It Pays To Be Social On Social Media

Although it is not the be-all and end-all of a team’s success or popularity, social media is a good barometer of how well a team connects with fans and keeps its best interests, marketing and otherwise, front and center.

A look at the most-followed teams and sports organizations on Twitter and Facebook show that they use the platforms to engage fans, immerse them in team activities, offer relevant information and provide special and sometimes exclusive offers.

It also makes the platform a valuable property for team marketing partners.

According to Twitter and Facebook, soccer clubs do this better than any others.

Real Madrid FC is the No. 1 pro team in the world with 23.9 million followers on Twitter and 104.5 million on Facebook (128.4 million total)

Its star player, Cristiano Ronaldo, is the most-followed athlete in the world on social media, with 53.4 million followers on Twitter and an overwhelming 119.4 Facebook followers.

By no coincidence, Real Madrid has a jersey sponsorship deal with Emirates Air that is among the most lucrative in sports: $25.3 million annually through the end of 2018. Negotiations are currently underway for an extension that would see either Emirates or another international company up the ante.

FC Barcelona is second in the world with 21.5 million Twitter followers and 102.5 million on Facebook (124 million total).

Its star player, Lionel Messi, has more than 90 million followers on Twitter and Facebook combined.

The club this year began a four-year jersey sponsorship with Tokyo-based tech and Internet company Rakuten valued at more than $59.5 million annually through 2021. That nearly doubled Barcelona’s previous deal with Qatar Airways, which came in at $33 million annually.

Ronaldo and Messi are also ranked No. 1 and No. 3 as the highest-paid athletes in the world. Ronaldo earns $93 million, including $35 million from endorsements; Messi takes in $80 million, including $27 million from endorsements.

Coming in at No. 2: LeBron James, who earns $86.2 million, including $55 million from endorsements.

James is the third-most popular pro athlete in the world on social media, with 37 million Twitter followers and 23.3 million on Facebook.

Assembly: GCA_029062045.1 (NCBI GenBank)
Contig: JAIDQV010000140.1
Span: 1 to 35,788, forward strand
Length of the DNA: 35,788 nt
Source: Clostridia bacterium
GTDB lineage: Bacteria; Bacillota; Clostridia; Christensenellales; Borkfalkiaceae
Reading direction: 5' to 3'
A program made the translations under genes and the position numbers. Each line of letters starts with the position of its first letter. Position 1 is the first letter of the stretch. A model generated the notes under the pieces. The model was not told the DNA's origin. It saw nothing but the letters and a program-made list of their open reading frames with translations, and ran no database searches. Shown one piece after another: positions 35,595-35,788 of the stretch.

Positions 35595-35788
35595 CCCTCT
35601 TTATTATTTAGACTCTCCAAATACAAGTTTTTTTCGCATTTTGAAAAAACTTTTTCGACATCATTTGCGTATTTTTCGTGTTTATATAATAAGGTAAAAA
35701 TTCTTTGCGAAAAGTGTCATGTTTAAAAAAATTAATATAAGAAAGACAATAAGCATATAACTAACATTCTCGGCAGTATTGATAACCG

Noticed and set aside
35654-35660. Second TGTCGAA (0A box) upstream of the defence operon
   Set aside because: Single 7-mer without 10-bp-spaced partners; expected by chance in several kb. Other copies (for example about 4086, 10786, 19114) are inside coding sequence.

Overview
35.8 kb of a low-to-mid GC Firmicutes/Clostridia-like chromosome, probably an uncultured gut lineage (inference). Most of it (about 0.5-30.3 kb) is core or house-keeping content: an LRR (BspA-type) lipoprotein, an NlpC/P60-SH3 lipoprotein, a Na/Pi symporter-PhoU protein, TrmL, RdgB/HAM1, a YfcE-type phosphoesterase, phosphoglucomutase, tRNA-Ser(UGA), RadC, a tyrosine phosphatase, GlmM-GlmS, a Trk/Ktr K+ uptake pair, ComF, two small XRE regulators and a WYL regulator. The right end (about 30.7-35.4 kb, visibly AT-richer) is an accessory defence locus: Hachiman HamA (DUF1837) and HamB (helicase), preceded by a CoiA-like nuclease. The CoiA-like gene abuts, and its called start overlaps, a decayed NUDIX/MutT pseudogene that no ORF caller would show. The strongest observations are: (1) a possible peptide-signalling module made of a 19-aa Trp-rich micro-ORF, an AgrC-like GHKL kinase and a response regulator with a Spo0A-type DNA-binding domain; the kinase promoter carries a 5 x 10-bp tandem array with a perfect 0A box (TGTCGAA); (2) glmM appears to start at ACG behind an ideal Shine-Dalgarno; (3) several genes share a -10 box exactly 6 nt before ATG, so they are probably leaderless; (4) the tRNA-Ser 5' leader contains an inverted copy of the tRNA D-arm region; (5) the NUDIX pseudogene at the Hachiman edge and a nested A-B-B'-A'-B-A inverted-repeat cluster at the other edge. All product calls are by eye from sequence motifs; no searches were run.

No. 3 on the team list is Manchester United, which has 11.4 million followers on Twitter and 73.6 million on Facebook. ManU also has the most lucrative jersey sponsorship deal in the world, more than $67 million annually through 2021 with Chevrolet.

A team doesn’t even have to be playing well to build a massive social media presence as long as they have a high-profile and keep their fans engaged.

Case in point: The Los Angeles Lakers have won 16 NBA titles as a franchise, the last in 2009-10.

But the team has been anything but title caliber recently, compiling a 91-237 record over the last four seasons.

Nonetheless, the Lakers, with a Hollywood-image fanbase, are the most popular NBA team on Twitter (6.4 million followers) and Facebook (21.8 million followers).

It doesn’t hurt that the NBA is successful on social media, with 25.5 million Twitter followers and 33.8 million on Facebook.

By comparison, the NFL has more than 40 million followers (23.8 million Twitter, 16.4 million Facebook), UFC has 27.4 million followers (5.8 million Twitter, 21.6 million Facebook) and MLB 14 million followers (7.4 million Twitter, 6.6 million Facebook).

But it is WWE that rules the social media roost. The company said it currently has 750 million followers across its various platforms — Facebook and on Twitter including WWE, WWE Network, WWE Universe, WWE Smackdown Live and WWE Raw Tour — and could top 1 billion total social media followers in 2018.

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